In Algeria, the public treasury is not only incapable of covering the State aids of every kind which have piled up over the years, but also just as incapable of making up the deficit. Therefore, the government cobbles together solutions which consist in casting off onto other actors the financing of its social benefits and its outright gifts as well as the resulting overall deficit. The subsidies inscribed in the budget, and hence visible for the public, amount to 6,000 billion dinars for a gross domestic product estimated in 2022 at around 24,000 billion DA (168 billion dollars) – are in fact only a minority share part of the total. It must be said that clientelism reigns supreme and that there is no lack of contenders, often with sound justification. The poorly housed want a decent home, the most underprivileged want enough to eat, the sick want to be cared for, farmers struggling with a thankless nature want support, old people want a real pension, industrials want their undertakings to be backed up, backward regions want to catch up with the rest of the country…
A social state that rests on three institutions
The ‘social’ State, so highly touted by generations of rulers which have made it the regime’s trademark but also by public opinion which simply takes it for granted, is increasingly bloated every year, but President Abdelmajid Tebboune, who celebrated in December his third year as chief of State, repeats over and over again, ‘Algeria will remain a social State.’ In fact, his future depends on three institutions – the national budget, the state petroleum company, and the banking sector. And on one victim, the population, especially in the big cities, which suffer from shortages, delays, and soaring prices due to the system’s failings and an unprecedented impoverishment, to boot.
The State devotes 2,000 billion DA to ‘budgeted welfare transfers’ according to the official terminology which are written into the official accounting. Three quarters of these go to housing, health care and the family. Contrary to a widespread belief, basic products (semolina, bread, sugar, oil, milk) account for only a tiny share (scarcely 1% of the GDP). And for good reason: the price of bread has been frozen for twenty years now; bakers can hardly survive. Old age pensions (1,45% of the GDP in 2022) can hardly be said to be divided on a social basis, since the Executives’ Social Fund mops up over 80%, while the low-wage earners must make do with the rest, 900,000 retirees receive less than 40 dollars per month. An acute parsimony which does not keep the annual deficit of the National Pension Fund from approaching a record-breaking 7 billion dollars.
The second institution called upon thus is the Sonatrach, the national oil company which sells at least 40% of its production on the domestic market at cut-rate prices. All in all, it is ‘national’ turnover represents scarcely 6% of its exports. Who profits by this huge loss of income, calculated by a former minister of energy, Sadek Boussena, at 13 billion dollars per year? Car owners, people with air-conditioned homes and the largest consumers of electricity, all of whom, for the most part, belong to the urban middle and upper classes.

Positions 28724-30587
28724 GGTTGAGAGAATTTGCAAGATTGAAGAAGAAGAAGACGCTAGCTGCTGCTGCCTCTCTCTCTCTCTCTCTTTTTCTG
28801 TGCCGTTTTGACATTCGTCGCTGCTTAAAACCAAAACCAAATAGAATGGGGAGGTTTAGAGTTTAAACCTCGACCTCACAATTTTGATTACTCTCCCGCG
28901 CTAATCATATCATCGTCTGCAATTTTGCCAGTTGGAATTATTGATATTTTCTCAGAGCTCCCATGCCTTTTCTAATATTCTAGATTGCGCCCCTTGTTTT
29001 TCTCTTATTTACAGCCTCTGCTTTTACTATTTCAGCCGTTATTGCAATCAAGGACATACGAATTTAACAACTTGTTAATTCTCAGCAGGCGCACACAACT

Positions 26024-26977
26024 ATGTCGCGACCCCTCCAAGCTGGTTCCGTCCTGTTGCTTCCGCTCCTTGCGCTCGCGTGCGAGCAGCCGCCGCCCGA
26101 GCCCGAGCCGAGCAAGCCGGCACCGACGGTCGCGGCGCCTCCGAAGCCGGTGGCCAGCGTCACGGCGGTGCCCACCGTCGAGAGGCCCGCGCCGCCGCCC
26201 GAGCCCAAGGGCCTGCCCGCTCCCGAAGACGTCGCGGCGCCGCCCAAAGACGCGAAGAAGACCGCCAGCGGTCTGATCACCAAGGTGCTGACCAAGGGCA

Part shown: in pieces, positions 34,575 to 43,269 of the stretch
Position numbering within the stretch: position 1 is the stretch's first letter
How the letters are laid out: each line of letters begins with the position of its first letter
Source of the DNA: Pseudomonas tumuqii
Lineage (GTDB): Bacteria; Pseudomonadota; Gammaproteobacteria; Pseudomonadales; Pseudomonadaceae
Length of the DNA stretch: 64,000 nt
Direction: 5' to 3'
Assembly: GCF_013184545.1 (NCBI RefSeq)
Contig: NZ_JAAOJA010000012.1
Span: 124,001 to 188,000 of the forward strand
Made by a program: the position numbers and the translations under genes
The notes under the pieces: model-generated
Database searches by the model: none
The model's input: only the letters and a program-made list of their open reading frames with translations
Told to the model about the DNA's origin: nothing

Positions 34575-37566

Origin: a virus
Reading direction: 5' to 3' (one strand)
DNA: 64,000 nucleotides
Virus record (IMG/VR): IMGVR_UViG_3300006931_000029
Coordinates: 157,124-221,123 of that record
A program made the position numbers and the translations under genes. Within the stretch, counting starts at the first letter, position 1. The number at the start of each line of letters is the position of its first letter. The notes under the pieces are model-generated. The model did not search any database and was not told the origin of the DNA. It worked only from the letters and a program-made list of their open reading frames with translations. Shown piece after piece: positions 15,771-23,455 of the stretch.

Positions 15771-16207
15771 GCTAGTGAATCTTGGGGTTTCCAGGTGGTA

Every year there is talk of raising the rates, but it never happens. The fuel and natural gas which drive the power plants of Sonelgas are still provided free of charge or almost. And finally, the rare exports other than hydrocarbons, of which the regime is so proud, benefit from such cheap energy that one cannot help but wonder: would it not be better to export those fuels directly?
The generosity of the banking sector
As for the banking sector, it foots the bill for another type of gift, the rebates on interest rates, already negative in ordinary times. Price increases are two or three times greater than the cost of money which amounts to significantly lightening the burden on the borrower. At present, inflation is nearly 10% per annum and lending rates are around 3%. These are still too high and the government very generously provides payment facilities to just about everybody: public companies, private industrialists, real estate developers, farmers with good connections, young people in search of liquid assets… The Treasury keeps mum about these ‘fiscal expenses’ which were last estimated publicly in 2014 at 954.4 billion DA, a figure which conveniently ‘forgets’ all those who neglect to make their repayments on time or pay the interest due. To which must be added the annual losses of the public companies (equivalent to the wages paid to over 600,000 workers according to the Board of Audit), the warranties which the Treasury provides to countless debtors (equivalent to 25% of the GDP in 2016) and finally the distribution free of charge of land belonging to the State. The first two of these expenses taken together amount to sums well beyond the banks’ resources and make credit unavailable to other actors wishing to invest.
In June 2021, to bail out the banks, a strange construction was put in place, the State cleared off the debts owed to seven public establishments to the tune of some 2,100 billion DA. How was this possible? The money was created out of thin air by the Bank of Algeria. The International Monetary Fund, in its last recension of the Algerian economy (2021), made no secret of the worries inspired by this unorthodox manoeuvre which ‘threatens the stability of the country’s currency, greatly endangers its public finances and compromises the capacity of the Bank of Algeria to finance the national economy.’